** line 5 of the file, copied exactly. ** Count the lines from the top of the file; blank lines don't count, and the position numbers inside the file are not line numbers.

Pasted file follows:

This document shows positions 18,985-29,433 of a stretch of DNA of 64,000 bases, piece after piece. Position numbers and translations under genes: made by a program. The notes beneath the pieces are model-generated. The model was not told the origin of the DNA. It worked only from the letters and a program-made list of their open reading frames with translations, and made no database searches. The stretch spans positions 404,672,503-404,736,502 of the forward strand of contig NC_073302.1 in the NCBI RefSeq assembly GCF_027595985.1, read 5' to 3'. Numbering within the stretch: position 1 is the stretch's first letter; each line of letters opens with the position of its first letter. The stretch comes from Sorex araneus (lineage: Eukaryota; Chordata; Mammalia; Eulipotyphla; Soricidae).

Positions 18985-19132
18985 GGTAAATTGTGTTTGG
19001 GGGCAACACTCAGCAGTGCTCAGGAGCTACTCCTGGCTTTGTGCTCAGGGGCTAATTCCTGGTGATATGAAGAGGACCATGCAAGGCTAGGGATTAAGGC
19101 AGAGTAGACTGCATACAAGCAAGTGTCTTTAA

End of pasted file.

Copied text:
19101 AGAGTAGACTGCATACAAGCAAGTGTCTTTAA